The other day I found a leech in the garden. It was in the saucer under the pot in which the rosemary died, after a fungus ate its roots during last summer’s dry. I’d put the rosemary out under the edge of the shelter over the washing line where the run off soaked into the dirt, causing a green slime to grow over the outside of the pot and a black grit to gather in the saucer. It was in this grit that I found the leech. It looked healthy enough but seemed sluggish; it didn’t have the brilliant gold stripes along its sides like the ones I sometimes picked up at Pearl Beach. And it showed no inclination to suck my blood. I let it go in another water logged pot down by the compost bin. Later I found a second one, dead, beneath the ex-rosemary pot’s saucer, as if the rain had drowned then dissolved it into amorphous tissue. I didn’t know leeches could drown.
There’s a small blueberry bush, covered in pink and cream flowers, growing next to where this pot used to stand. Last summer we did get one or two small sweet fruit from it but the birds ate the rest. Serendipitously, I associate blueberries with leeches because, one time when we were visiting a blueberry farm near Wamberal, I took one of the boys down into a gully so he could go to the toilet; and while there we were attacked by leeches. Jesse, who was four or five at the time, screamed and ran and I had to go after him and catch him and pick him up and pick the leeches off his legs. They have a toothed V shaped mouth that suckers onto your flesh, then they inject an anaesthetic and a thinner into your blood; it takes some force to remove them. Later on that day, when we were driving away, I found one engorged, swollen like a tumour, between my toes.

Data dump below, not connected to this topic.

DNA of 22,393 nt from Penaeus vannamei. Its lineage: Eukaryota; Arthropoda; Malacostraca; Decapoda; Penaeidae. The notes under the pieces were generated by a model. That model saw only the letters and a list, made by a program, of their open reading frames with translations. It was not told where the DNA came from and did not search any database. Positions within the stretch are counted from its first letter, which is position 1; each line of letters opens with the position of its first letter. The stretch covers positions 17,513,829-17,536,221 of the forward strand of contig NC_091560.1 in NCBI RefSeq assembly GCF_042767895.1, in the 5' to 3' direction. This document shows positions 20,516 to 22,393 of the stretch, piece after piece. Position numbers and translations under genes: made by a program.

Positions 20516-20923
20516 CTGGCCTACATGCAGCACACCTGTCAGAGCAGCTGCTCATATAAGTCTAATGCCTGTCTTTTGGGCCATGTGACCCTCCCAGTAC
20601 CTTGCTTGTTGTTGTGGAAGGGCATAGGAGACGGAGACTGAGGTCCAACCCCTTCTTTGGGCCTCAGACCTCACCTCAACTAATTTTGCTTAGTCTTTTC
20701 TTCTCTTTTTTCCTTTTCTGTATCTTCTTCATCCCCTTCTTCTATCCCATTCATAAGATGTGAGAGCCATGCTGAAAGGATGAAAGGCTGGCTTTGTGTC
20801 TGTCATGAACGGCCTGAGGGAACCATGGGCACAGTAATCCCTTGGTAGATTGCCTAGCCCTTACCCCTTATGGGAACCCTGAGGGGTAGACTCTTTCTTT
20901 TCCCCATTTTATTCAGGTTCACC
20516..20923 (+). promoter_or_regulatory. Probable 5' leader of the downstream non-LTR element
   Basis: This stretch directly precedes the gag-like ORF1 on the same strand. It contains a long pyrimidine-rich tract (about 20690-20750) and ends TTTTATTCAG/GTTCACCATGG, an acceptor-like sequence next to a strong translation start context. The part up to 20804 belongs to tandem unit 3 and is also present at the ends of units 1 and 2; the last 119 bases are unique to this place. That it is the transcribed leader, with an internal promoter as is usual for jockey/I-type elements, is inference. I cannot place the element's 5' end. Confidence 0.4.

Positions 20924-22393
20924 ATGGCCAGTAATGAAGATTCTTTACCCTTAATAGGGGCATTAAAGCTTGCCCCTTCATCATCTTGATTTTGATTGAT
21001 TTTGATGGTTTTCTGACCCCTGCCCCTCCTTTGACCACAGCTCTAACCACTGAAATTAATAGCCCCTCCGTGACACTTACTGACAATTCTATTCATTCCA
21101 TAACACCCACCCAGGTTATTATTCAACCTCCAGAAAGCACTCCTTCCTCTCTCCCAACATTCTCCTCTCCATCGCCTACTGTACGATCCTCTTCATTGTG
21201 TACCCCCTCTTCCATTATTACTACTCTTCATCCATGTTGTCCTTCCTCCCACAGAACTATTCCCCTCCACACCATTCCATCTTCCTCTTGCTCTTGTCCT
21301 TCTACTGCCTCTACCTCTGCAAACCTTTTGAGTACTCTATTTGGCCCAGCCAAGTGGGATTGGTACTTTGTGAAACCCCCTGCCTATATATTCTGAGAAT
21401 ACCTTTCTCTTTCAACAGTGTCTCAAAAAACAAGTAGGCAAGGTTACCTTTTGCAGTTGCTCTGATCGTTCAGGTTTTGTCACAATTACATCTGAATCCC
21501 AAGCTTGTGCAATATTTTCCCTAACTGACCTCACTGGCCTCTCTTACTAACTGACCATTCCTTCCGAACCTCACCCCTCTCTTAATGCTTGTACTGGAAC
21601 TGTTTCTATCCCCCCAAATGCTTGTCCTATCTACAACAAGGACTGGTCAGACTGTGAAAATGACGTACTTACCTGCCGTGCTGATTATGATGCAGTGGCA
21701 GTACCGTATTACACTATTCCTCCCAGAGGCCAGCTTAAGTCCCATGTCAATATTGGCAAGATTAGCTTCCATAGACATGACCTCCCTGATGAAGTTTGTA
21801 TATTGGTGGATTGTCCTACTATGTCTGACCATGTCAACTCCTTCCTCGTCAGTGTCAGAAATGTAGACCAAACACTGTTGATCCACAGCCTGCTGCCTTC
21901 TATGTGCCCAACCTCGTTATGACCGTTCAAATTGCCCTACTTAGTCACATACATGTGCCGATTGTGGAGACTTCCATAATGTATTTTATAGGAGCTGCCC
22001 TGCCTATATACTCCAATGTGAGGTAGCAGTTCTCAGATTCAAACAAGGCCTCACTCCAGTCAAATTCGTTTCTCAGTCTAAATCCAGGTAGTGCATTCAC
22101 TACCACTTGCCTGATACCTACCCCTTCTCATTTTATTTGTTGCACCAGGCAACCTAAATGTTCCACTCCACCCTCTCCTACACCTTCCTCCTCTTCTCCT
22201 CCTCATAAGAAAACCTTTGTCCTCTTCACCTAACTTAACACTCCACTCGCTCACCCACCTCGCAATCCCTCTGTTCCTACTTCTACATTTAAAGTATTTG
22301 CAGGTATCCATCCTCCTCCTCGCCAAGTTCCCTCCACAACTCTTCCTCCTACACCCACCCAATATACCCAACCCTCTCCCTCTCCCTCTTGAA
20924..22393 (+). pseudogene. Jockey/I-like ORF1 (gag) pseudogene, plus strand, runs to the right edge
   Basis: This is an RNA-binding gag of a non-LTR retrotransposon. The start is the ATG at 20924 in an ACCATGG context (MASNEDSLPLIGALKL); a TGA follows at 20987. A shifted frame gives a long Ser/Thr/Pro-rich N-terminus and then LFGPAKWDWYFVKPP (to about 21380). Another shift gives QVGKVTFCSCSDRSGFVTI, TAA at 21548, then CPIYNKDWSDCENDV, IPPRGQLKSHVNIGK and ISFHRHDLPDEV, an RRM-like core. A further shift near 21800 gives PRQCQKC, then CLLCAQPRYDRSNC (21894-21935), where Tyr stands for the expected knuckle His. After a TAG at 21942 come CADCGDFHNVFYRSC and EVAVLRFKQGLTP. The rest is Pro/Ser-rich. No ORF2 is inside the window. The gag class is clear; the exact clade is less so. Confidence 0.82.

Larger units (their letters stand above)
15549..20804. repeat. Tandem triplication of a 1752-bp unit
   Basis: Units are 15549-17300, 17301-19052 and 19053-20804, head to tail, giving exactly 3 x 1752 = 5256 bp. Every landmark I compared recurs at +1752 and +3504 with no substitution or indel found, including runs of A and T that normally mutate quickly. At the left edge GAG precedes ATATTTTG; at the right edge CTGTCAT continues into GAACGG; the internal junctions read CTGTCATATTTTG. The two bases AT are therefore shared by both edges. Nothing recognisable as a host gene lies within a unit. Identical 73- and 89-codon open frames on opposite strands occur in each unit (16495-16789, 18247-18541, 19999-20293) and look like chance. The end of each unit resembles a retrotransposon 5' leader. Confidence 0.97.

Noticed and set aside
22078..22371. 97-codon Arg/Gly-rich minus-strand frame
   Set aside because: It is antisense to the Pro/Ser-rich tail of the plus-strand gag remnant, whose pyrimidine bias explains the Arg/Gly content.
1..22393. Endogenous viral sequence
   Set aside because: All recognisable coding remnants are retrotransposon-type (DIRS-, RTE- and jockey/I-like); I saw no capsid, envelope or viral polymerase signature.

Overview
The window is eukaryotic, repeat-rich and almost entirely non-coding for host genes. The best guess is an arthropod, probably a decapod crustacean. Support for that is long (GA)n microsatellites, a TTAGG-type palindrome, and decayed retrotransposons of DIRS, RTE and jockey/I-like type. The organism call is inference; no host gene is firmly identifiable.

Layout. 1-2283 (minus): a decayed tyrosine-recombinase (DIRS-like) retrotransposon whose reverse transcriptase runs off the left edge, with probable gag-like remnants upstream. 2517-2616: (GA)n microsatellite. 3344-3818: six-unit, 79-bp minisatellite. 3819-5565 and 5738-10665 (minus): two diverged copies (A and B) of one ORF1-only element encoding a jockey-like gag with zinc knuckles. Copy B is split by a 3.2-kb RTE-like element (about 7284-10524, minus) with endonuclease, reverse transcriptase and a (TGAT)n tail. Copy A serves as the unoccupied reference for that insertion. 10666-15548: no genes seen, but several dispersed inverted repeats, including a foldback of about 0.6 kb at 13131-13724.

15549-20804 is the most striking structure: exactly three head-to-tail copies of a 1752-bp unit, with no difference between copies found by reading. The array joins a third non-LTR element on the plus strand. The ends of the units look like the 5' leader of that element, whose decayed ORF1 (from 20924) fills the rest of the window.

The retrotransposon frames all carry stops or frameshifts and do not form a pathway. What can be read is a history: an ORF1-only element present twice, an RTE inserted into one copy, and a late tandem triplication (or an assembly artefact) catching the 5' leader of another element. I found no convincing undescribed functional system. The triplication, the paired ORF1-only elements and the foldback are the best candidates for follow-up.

Out on the path that runs down the side of the house, after rain, slugs gather around the pale purple lilly pilly berries fallen from the myrtle hedge onto the concrete. Their mucous trails make silvery webs. Or labyrinths at the heart of which lies a disintegrating fruit. It takes the slugs days, or weeks, to eat a single berry. First they gnaw away the skin, then they start upon the pulp and, after that, the seeds. Small creatures, they don’t need much. After the last spell of rain I found one dead, perhaps stranded when the path dried out. It was black and shriveled into a cigar-shaped crinkle of tissue. They are nocturnal and I haven’t seen one alive or feeding yet. Except when they crawl through the air vents and I stand on one as I walk around the house.
Today at my desk, after our swim, I felt something on the back of my neck and brushed it away. Some kind of bug. Later, in the sitting room, reading Pat Barker’s The Silence of the Girls, a re-telling of Homer’s Iliad from the point of view of Briseis and the Trojan women, I felt it again. That involuntary shudder you experience upon discovering the presence of an unknown creature upon your skin. I flicked it away and it fell upon the rug. It was a ladybird. Very beautiful, burnished gold and black, one gossamer membrane protruding from beneath the carapace over its wings. It was still alive, maybe even undamaged. I let it go outside. Whether it was the same one that was on my neck in the study, or another, I do not know.
Last February, after I returned from Japan, there was a deluge that lasted several days. It was the heaviest rain on record―since the time before. I did look it up but cannot now remember when that was. A hundred years ago maybe. Suffice to say this is an event which happens periodically and will obviously continue to do so. During this storm I realised our house, which we bought only recently, in the midst of Black Summer, with the smoke of hundreds of bushfires turning the air orange-yellow, is built upon the northern slope of a slight rise; so that the land tends downhill. As did the rain, roaring on the roof, pouring through the gutters, flooding into the drains.